As to Mary de Bassompierre, I visited her with pleasure, though I would not live with her. My visits soon taught me that it was unlikely even my occasional and voluntary society would long be indispensable to her. M. de Bassompierre, for his part, seemed impervious to this conjecture, blind to this possibility; unconscious as any child to the signs, the likelihoods, the fitful beginnings of what, when it drew to an end, he might not approve.
Whether or not he would cordially approve, I used to speculate. Difficult to say. He was much taken up with scientific interests; keen, intent, and somewhat oppugnant in what concerned his favourite pursuits, but unsuspicious and trustful in the ordinary affairs of life. From all I could gather, he seemed to regard his “daughterling” as still but a child, and probably had not yet admitted the notion that others might look on her in a different light: he would speak of what should be done when “Polly” was a woman, when she should be grown up; and “Polly,” standing beside his chair, would sometimes smile and take his honoured head between her little hands, and kiss his iron-grey locks; and, at other times, she would pout and toss her curls: but she never said, “Papa, I am grown up.”
She had different moods for different people. With her father she really was still a child, or child-like, affectionate, merry, and playful. With me she was serious, and as womanly as thought and feeling could make her. With Mrs. Bretton she was docile and reliant, but not expansive. With Graham she was shy, at present very shy; at moments she tried to be cold; on occasion she endeavoured to shun him. His step made her start; his entrance hushed her; when he spoke, her answers failed of fluency; when he took leave, she remained self-vexed and disconcerted. Even her father noticed this demeanour in her.
“My little Polly,” he said once, “you live too retired a life; if you grow to be a woman with these shy manners, you will hardly be fitted for society. You really make quite a stranger of Dr. Bretton: how is this? Don’t you remember that, as a little girl, you used to be rather partial to him?”
“Rather, papa,” echoed she, with her slightly dry, yet gentle and simple tone.
“And you don’t like him now? What has he done?”
“Nothing. Y—e—s, I like him a little; but we are grown strange to each other.”
“Then rub it off, Polly; rub the rust and the strangeness off. Talk away when he is here, and have no fear of him?”
“He does not talk much. Is he afraid of me, do you think, papa?”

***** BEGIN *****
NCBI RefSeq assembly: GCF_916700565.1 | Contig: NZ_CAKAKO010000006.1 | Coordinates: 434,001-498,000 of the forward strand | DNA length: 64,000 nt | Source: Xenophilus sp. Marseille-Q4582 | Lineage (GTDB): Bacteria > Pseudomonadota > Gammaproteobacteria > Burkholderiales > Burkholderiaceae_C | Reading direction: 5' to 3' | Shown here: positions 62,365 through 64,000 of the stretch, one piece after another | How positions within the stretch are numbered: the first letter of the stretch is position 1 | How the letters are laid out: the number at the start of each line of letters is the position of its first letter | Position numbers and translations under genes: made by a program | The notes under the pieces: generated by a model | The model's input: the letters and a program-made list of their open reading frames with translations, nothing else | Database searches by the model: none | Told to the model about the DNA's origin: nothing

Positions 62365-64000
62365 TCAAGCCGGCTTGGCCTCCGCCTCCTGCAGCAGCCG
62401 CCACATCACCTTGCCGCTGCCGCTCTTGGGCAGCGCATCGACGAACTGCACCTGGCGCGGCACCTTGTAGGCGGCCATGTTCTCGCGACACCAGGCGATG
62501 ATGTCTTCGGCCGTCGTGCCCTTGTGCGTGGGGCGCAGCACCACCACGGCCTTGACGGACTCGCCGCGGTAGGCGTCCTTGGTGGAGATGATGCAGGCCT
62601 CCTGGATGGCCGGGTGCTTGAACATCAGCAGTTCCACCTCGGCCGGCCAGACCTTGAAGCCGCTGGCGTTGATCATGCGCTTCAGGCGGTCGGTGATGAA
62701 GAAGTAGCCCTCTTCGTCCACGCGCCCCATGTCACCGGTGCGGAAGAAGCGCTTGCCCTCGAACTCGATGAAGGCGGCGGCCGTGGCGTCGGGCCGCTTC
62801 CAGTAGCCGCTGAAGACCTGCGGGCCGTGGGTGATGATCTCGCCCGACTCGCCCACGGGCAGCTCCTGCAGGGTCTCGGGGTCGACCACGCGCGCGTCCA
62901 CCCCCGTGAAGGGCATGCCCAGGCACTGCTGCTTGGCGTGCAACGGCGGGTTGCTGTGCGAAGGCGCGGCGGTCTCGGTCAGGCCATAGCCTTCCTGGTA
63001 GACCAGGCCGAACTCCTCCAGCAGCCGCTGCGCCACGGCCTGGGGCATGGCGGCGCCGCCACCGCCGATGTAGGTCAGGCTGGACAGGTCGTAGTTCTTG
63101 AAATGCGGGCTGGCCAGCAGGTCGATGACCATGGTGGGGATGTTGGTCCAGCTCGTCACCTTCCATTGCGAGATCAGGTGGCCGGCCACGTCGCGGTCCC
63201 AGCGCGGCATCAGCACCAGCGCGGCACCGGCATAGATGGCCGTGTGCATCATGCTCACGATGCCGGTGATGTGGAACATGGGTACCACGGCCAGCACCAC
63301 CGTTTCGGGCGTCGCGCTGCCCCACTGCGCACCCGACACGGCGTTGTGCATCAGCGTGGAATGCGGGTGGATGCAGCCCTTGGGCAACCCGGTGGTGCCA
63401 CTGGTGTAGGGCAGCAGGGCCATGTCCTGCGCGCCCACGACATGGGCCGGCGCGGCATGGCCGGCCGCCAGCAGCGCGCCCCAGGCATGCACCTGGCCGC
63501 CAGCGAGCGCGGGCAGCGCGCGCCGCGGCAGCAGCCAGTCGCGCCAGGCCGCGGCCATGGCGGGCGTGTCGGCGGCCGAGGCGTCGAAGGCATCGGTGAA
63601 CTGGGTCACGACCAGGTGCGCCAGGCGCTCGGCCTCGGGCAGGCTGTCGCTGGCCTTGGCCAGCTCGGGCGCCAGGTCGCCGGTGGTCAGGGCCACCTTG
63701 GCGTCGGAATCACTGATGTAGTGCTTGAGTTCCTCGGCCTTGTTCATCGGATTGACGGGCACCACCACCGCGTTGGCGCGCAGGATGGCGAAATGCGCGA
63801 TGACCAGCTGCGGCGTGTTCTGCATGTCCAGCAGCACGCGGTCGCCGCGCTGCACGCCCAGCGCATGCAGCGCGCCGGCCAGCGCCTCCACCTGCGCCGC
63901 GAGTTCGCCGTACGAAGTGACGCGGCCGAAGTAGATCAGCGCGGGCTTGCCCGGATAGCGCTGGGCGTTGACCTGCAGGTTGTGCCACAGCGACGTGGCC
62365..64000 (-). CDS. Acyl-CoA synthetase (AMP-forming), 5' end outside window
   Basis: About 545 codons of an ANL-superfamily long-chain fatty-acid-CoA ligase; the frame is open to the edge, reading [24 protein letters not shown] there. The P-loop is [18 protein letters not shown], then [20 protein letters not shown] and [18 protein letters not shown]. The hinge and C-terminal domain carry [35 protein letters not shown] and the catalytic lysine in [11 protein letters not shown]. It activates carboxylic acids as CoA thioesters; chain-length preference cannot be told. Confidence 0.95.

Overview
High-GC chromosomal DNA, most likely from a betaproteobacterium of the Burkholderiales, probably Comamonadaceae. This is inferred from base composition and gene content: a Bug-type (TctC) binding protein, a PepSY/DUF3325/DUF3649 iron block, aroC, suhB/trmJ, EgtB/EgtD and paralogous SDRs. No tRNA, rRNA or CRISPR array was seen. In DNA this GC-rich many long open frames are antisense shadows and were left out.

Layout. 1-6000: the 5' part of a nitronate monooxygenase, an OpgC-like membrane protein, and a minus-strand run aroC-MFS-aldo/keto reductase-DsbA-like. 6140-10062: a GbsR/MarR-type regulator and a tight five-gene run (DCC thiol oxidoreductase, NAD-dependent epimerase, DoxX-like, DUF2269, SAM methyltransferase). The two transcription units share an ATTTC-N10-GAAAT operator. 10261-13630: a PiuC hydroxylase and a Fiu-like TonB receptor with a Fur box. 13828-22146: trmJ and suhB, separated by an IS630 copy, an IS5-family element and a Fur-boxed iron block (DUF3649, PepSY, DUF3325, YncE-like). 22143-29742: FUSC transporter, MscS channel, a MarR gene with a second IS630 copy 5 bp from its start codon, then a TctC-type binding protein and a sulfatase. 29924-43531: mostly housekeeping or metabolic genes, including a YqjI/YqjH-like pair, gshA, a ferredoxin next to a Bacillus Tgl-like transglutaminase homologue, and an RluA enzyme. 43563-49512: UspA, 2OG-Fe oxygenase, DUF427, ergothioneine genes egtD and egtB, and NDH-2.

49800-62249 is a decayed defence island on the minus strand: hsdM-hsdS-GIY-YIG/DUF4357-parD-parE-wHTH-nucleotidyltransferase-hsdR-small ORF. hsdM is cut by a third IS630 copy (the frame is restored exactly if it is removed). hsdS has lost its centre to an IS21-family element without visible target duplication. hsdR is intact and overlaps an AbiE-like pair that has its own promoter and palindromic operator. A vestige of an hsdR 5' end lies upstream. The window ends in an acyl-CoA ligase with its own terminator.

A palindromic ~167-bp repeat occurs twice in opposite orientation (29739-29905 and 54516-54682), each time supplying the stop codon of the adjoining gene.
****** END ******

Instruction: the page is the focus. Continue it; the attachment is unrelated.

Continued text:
“Oh, to be sure, what man would not be afraid of such a little silent lady?”
“Then tell him some day not to mind my being silent. Say that it is my way, and that I have no unfriendly intention.”
“Your way, you little chatter-box? So far from being your way, it is only your whim!”
“Well, I’ll improve, papa.”
And very pretty was the grace with which, the next day, she tried to keep her word. I saw her make the effort to converse affably with Dr. John on general topics. The attention called into her guest’s face a pleasurable glow; he met her with caution, and replied to her in his softest tones, as if there was a kind of gossamer happiness hanging in the air which he feared to disturb by drawing too deep a breath. Certainly, in her timid yet earnest advance to friendship, it could not be denied that there was a most exquisite and fairy charm.
When the Doctor was gone, she approached her father’s chair.
“Did I keep my word, papa? Did I behave better?”
“My Polly behaved like a queen. I shall become quite proud of her if this improvement continues. By-and-by we shall see her receiving my guests with quite a calm, grand manner. Miss Lucy and I will have to look about us, and polish up all our best airs and graces lest we should be thrown into the shade. Still, Polly, there is a little flutter, a little tendency to stammer now and then, and even, to lisp as you lisped when you were six years old.”
“No, papa,” interrupted she indignantly, “that can’t be true.”
“I appeal to Miss Lucy. Did she not, in answering Dr. Bretton’s question as to whether she had ever seen the palace of the Prince of Bois l’Etang, say, ‘yeth,’ she had been there ‘theveral’ times?”
“Papa, you are satirical, you are méchant! I can pronounce all the letters of the alphabet as clearly as you can. But tell me this you are very particular in making me be civil to Dr. Bretton, do you like him yourself?”
“To be sure: for old acquaintance sake I like him: then he is a very good son to his mother; besides being a kind-hearted fellow and clever in his profession: yes, the callant is well enough.”
“Callant! Ah, Scotchman! Papa, is it the Edinburgh or the Aberdeen accent you have?”
“Both, my pet, both: and doubtless the Glaswegian into the bargain. It is that which enables me to speak French so well: a gude Scots tongue always succeeds well at the French.”
“The French! Scotch again: incorrigible papa. You, too, need schooling.”
“Well, Polly, you must persuade Miss Snowe to undertake both you and me; to make you steady and womanly, and me refined and classical.”